NOTE: We’ve updated this list: 2012 Most Influential Small Business People on Twitter.
Can Twitter experts help small business owners improve their businesses?
We think so! In fact, we’re so convinced about it that we’ve tried to identify (objectively, of course) the most influential people in small business on Twitter. (The process we used to develop the list is described at the bottom of this blog post!). The ranking shows not only the person’s name and Twitter handle, but also their peer rating percentage based on our measurements and their “Klout” score to give you an idea of how their tool measures someone’s overall Twitter presence (not necessarily their impact with the small business space, which is more interesting to us!).
Make sure to follow us! [twitter-follow screen_name=’dandb’]
We hope to accomplish a couple of things with this list:
- Measure who is influential in the small business world on Twitter
- Provide a helpful list of people to follow for those from the small business community new to Twitter
Without further ado, here’s the list of The Most Influential People in Small Business on Twitter:
While we’re a relatively new twitter account, we’d love to break into our own list of most influential Twitter accounts, so help us out by giving @DandB a follow!
[UPDATE: If you’re interested in following some (or many) of these people, it’s probably easiest to do it from the Twitter List that we created: @dandb/smallbiz-most-influential/members]
What’s behind this list?
First off, the logic we’re using in defining “influence” is to assume that if a bunch of influential people in a community follow someone, then that’s a great indication that they’re influential. The flipside is that if someone can’t get influential people within a community to follow them, then it follows that they aren’t likely all that influential.
More specifically, we started with 10 relatively random people from the small business community who met a specific criteria (they had to be following at least 50 people, but not more than 1500 and have at least 3X more followers than following to make sure we eliminated all the people who simply follow “everyone” back). We then summed up all the people that these 10 were following to create a new list of influential people within their “shared” community. Interestingly, we ended up with 19 people who met some specific criteria so that we could use them in the second iteration (The criteria were: 4 of the 10 initial people had to be following them & they had to be following under 10K people.)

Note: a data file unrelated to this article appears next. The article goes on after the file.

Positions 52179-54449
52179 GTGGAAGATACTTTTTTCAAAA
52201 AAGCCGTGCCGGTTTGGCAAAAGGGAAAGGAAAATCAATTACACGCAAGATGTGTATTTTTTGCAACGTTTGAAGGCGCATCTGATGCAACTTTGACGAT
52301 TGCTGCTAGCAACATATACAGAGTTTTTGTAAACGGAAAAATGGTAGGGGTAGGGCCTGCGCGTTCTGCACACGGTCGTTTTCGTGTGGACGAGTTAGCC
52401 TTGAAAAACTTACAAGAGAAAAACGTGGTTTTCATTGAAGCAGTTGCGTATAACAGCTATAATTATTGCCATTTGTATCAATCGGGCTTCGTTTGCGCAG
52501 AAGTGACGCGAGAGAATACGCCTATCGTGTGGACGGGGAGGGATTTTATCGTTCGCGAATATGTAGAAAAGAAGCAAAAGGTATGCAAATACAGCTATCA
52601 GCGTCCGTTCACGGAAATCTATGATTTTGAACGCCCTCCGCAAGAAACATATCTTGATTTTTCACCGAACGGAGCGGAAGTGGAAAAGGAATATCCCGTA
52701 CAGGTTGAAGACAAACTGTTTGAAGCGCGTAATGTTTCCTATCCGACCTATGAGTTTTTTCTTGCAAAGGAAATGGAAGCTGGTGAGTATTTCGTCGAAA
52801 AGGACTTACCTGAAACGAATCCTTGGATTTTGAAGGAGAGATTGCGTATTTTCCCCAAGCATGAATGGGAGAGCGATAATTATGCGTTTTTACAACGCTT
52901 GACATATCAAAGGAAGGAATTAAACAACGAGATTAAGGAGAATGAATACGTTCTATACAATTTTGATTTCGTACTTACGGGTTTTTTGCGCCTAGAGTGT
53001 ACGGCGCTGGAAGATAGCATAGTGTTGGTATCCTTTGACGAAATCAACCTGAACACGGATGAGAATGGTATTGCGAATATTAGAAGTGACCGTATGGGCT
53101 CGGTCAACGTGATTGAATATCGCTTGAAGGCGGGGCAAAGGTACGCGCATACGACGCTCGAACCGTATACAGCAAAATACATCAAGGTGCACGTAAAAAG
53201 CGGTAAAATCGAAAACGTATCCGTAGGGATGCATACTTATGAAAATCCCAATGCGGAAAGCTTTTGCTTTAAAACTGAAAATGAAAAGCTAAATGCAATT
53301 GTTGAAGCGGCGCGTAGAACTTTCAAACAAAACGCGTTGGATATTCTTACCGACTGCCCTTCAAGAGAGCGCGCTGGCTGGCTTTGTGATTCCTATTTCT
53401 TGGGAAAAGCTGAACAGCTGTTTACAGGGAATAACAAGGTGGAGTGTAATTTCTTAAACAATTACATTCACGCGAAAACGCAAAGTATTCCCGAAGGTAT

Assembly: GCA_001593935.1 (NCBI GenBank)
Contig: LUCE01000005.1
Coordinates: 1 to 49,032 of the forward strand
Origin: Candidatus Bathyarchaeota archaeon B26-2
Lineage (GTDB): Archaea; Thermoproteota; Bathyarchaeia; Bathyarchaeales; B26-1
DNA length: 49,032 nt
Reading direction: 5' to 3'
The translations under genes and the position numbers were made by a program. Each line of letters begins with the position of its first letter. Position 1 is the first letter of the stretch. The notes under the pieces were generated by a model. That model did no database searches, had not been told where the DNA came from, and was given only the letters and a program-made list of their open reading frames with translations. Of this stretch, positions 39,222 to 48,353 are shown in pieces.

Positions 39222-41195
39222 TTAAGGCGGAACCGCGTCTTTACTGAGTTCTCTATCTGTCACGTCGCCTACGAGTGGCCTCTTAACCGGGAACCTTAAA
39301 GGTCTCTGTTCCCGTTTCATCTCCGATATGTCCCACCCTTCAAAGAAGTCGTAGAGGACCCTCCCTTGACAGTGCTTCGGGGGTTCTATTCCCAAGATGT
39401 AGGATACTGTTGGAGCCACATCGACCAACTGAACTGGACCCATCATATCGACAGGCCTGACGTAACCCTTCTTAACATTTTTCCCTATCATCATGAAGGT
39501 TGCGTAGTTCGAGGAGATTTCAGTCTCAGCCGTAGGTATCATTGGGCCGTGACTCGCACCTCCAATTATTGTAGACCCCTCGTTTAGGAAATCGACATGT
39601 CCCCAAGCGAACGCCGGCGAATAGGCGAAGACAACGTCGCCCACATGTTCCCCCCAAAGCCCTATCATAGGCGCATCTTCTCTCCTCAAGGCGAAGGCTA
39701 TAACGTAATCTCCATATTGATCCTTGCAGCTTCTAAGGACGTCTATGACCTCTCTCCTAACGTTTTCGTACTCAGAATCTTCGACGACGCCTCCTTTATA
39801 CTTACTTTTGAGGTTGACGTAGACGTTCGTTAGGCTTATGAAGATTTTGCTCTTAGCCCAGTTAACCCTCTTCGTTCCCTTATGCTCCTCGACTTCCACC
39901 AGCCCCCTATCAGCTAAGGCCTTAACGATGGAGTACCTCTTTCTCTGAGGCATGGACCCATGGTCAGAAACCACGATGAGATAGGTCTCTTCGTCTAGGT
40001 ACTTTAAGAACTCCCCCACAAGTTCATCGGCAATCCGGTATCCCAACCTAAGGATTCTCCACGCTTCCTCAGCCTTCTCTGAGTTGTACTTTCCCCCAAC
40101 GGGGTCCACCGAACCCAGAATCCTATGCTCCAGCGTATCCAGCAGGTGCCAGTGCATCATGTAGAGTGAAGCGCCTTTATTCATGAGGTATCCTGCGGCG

With these 19 people, we then ran a complete analysis to see who their “shared” followers were. The results speak for themselves in the above list as I think it does a great job capturing the influential people in the small business community! (By the way, if you’re curious to see a similar process used in a different niche, here’s a similar list of the most influential Twitter people in the real estate space I developed a few years ago).
I’d be happy to get super-specific with more details if you’re curious. Just ask your questions in the comments!
Did you know?
Our social media team at Dun & Bradstreet Credibility has been organizing the CredibilityLIVE events, where we’re bringing credit and credibility experts to talk with our community via live interactive video conversations. We’ve had hugely successful events with experts like John Assaraf and Paul Chaney… and we’re very excited to bring Steve Strauss to CredibilityLIVE this Thursday (6/23). If you’re one of the “most” influential people interested in sharing your knowledge with our community, let us know! Email: socialmedia [at] dandb.com!
What makes this list interesting is that the ranking (and the attendant math that went into determining it) is all based on these influencers’ peers within the Twitter community. It’s becoming clear on Twitter that total numbers of followers is meaningless – anyone can get a bunch of followers pretty easily. However, if small business owners can key into a group of true small business influencers, they may discover the tools that can give their businesses a bump. Whether or not that happens, we’re really looking forward to hearing your reactions to this list – so let us hear it!
A huge thanks to Sarah Needleman of the Wall Street Journal for the great write up of this article: Twitter’s Small Business Big Shots.
We think she did a great job getting at the essence of what made the list special for those who made the cut!